Designer Jerome LaMaar Speaks Out Multi-Culturalism and the Importance of Black Faces in Fashion
Noam Galai

At first glance Jerome Lamaar’s Spring 2017 collection is an maximalist cocktail of all the over-the-top glam you could ever ask for.

Complete with a feather trimmed logo sweatshirt, an embellished kimono and wide brim hats fit for the depths of the jungle, the collection seems to lend itself to the “more is more” school of thought (in the best way possible).

During a brief chat in the midst of friends and industry insiders congratulating him on another feat, the gracious designer explained why the phrase “multi-cultural” was such a huge part of what moved him to create this line.

“The inspiration is almost like a family portrait of the future and it’s symbolic of the evolution of the planet,” said LaMaar. “There’s a multiculturalism happening. I’m going to have a niece soon and she’s multi-cultured and I wanted to ask the question – what is the future going to look like?”

LaMaar also reveals that aside from looking to the future, his collection also served as an homage.

“The oceanic references are dedicated to a friend who was actually taken into a tide in Mexico three weeks ago,” when offered condolences Jerome quickly replied, “Don’t worry, it inspired something right? He was in the ocean, it was a very poetic and beautiful way of him leaving. I wrote a poem for him and it’s on the back of the Kimono and the back of the jacket. [The collection]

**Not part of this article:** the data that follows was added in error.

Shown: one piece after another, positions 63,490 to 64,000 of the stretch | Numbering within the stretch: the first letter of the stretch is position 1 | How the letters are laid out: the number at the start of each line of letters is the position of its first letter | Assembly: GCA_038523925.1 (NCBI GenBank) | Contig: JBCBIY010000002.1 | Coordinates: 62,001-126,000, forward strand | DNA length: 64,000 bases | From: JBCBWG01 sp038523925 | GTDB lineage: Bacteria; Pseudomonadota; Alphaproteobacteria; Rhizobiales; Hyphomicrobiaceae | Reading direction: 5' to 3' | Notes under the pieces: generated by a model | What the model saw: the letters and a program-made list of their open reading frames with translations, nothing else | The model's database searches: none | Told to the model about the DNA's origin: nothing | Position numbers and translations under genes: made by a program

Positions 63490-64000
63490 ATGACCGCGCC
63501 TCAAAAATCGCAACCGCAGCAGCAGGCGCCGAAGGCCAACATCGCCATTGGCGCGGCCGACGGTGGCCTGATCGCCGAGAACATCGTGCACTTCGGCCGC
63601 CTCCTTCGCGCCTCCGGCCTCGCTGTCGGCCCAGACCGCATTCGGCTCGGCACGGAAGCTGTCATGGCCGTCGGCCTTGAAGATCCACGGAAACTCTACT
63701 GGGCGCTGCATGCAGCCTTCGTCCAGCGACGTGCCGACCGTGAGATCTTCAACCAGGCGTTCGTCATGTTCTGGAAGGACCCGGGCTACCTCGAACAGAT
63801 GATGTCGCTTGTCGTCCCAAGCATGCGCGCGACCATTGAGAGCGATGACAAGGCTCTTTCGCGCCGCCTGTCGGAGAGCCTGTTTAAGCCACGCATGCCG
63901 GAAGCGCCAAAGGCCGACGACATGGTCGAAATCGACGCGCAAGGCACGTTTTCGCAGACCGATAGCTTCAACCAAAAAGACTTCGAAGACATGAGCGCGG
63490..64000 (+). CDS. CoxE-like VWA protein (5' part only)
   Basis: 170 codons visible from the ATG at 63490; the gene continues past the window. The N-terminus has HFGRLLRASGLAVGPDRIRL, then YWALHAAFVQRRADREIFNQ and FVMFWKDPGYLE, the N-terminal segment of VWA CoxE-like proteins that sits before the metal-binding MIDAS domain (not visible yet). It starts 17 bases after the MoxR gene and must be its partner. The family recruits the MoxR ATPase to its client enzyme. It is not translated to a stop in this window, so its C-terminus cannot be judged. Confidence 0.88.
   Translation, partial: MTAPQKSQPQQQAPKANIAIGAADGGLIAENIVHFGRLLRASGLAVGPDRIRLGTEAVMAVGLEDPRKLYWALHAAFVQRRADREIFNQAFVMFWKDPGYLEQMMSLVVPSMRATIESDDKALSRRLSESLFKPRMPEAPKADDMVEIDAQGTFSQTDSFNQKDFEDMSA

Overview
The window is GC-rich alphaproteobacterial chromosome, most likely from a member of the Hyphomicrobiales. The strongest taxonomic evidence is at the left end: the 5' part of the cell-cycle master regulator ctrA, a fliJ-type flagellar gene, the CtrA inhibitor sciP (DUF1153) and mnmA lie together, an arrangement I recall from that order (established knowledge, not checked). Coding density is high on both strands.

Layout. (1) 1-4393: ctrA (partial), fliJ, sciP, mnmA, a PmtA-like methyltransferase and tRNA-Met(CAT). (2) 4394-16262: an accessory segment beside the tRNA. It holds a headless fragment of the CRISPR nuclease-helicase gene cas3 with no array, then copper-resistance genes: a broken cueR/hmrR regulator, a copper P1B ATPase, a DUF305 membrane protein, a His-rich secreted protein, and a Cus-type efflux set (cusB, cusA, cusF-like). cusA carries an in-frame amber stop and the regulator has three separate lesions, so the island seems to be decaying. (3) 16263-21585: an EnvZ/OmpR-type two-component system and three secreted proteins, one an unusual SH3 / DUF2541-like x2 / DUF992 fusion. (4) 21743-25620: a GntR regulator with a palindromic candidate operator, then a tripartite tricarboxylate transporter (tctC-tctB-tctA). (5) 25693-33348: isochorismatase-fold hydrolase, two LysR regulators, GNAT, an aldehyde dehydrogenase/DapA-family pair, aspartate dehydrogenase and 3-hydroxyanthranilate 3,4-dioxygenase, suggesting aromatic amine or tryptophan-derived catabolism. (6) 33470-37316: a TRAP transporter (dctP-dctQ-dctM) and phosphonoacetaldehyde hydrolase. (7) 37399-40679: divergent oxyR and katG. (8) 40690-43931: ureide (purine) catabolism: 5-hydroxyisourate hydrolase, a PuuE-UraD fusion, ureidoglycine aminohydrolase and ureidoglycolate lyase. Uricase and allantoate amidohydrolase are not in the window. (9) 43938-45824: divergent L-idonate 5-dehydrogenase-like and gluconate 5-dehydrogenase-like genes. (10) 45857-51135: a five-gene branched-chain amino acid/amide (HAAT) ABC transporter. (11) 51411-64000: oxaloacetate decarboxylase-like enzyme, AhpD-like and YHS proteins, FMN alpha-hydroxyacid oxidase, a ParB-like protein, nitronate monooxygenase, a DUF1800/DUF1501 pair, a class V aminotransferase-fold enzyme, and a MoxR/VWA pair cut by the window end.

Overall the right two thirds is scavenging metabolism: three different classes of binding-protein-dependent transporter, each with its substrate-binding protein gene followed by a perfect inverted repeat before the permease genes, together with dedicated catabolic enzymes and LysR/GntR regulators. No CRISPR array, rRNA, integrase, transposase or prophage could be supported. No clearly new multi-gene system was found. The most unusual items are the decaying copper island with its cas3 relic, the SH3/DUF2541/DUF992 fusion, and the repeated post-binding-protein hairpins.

is a hybrid of all of these things that are really important to me.”

When it comes to diversity and the presence of Black women in the fashion industry, LaMaar again subscribes to the notion of “more is more.”

“We need more. We need more Black everything. We need more Black designers, supporters of designers. We need more Black retailers, we need more Black models. We need more Black everything. It’s really important because that is the future of our planet. And if we don’t represent of show that it’s false representation of where we’re going as a people or as a human race. I use my brand to represent that,” LaMaar says.

“I do see color but I see it in a beautiful palette, so I wanted to show that.”